For those deficient in their culture-war studies, a brief refresher:
Suspicions of liberal classroom indoctrination in public high
schools and in university classrooms drive conservatives nuts.
Oh, like you didn't know.
A 1999 expose, The Shadow University: The Betrayal of Liberty
on America's Campuses, by Alan Charles Kors and Harvey
Silverglate, stands as a modern indictment of politically
correctness gone mad on college campuses. Among those convinced
that liberal professors have strangled conservative points of
view in U.S. college classrooms, it remains a brisk seller.
Web activist David Horowitz, meanwhile, has launched a virtual
cottage industry attacking the antics of classroom lefties. A
Horowitz brainchild - urging conservative students to record
their professors' off-subject political rants as evidence of
their propagandist bent - is proliferating.
There are many others hard at similar work. Lawyers for the
Foundation for Individual Rights in Education have sued (or
threatened to sue) dozens of schools for attempting to thwart
conservative political expression.
From time to time, even the American Civil Liberties Union still
comes to the defense of speech-oppressed conservative students.
In sum, there are lots of avenues for parrying political
proselytizing in classrooms, real and imagined. Some are clever;
some are themselves controversial. But, by and large, most
conservative culture-war strategies seem focused on ensuring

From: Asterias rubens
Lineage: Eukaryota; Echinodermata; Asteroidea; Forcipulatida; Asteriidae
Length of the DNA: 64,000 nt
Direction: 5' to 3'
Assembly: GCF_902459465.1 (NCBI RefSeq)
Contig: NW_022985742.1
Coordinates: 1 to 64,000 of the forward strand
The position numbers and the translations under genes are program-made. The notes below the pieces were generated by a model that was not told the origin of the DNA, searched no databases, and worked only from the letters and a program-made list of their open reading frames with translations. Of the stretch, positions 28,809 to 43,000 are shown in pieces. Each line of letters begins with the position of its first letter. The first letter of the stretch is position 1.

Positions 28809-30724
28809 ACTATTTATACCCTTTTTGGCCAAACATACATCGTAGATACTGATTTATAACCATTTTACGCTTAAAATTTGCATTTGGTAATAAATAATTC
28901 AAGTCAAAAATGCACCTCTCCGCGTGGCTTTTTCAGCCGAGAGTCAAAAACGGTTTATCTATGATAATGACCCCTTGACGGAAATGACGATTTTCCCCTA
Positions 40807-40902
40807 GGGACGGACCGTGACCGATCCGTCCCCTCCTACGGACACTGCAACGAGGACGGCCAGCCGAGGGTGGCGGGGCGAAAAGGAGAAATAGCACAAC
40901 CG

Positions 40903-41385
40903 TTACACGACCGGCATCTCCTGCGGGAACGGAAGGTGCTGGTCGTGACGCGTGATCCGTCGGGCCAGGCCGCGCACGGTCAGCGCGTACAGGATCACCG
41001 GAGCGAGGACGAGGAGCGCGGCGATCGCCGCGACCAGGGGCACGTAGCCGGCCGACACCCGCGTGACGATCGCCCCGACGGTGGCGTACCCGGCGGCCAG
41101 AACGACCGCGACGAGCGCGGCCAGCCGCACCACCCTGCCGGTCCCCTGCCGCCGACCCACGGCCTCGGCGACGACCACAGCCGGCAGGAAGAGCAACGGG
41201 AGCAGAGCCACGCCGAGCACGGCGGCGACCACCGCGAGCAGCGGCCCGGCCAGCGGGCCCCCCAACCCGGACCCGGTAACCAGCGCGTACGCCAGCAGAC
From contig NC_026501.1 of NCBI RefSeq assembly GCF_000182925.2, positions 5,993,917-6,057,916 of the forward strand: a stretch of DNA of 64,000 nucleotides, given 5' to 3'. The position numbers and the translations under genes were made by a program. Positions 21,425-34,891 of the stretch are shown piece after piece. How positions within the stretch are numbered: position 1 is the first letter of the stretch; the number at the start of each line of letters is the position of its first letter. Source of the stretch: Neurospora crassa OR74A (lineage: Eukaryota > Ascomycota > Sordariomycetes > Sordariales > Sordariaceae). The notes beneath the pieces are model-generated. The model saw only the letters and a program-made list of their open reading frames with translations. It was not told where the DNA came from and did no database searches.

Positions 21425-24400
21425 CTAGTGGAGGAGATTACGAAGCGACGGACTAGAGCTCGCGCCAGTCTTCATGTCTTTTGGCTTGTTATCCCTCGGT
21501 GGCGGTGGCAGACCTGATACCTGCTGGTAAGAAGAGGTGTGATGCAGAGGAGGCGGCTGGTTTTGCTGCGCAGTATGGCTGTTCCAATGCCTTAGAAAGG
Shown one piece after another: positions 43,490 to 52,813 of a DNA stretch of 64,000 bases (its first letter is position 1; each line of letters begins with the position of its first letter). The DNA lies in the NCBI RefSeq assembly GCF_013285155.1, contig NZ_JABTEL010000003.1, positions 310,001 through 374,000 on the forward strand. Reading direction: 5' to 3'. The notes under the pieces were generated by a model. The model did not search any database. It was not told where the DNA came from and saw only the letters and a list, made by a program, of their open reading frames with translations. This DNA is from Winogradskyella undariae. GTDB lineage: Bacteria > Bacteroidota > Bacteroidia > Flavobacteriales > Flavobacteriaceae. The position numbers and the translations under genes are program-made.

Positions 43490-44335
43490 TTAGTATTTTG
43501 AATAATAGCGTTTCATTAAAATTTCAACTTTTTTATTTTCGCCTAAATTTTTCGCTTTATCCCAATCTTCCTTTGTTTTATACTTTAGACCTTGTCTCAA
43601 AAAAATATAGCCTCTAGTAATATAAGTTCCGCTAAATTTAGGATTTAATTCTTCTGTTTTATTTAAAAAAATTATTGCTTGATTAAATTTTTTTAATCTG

debate, not stifling it.
At least until the Arizona Legislature got into the act.
Senate Majority Leader Thayer Verschoor, R-Gilbert, wishes to
ban college and public high school instructors from espousing
political views unrelated to subject matter. The measure passed
through a Senate committee on Thursday, likely clearing the way
for a full Senate debate.
That would be good. Unlike college and high school classrooms
under such a law, the state Senate can blather on about any
subject that pops into a senator's head.
A number of critics of Verschoor's Senate Bill 1542 have judged
it overbroad. It could stifle a whole lot of perfectly
legitimate, on-topic speech.
That's a good argument against the bill, certainly. By our
measure, though, calling it "overbroad" gives Verschoor's
appallingly simpleminded, anti-free speech bill a lot more
credibility than it deserves.
It's simply dumb. And, by our guess, unconstitutional to boot.
But we do hope people will talk about it.
Especially in classrooms.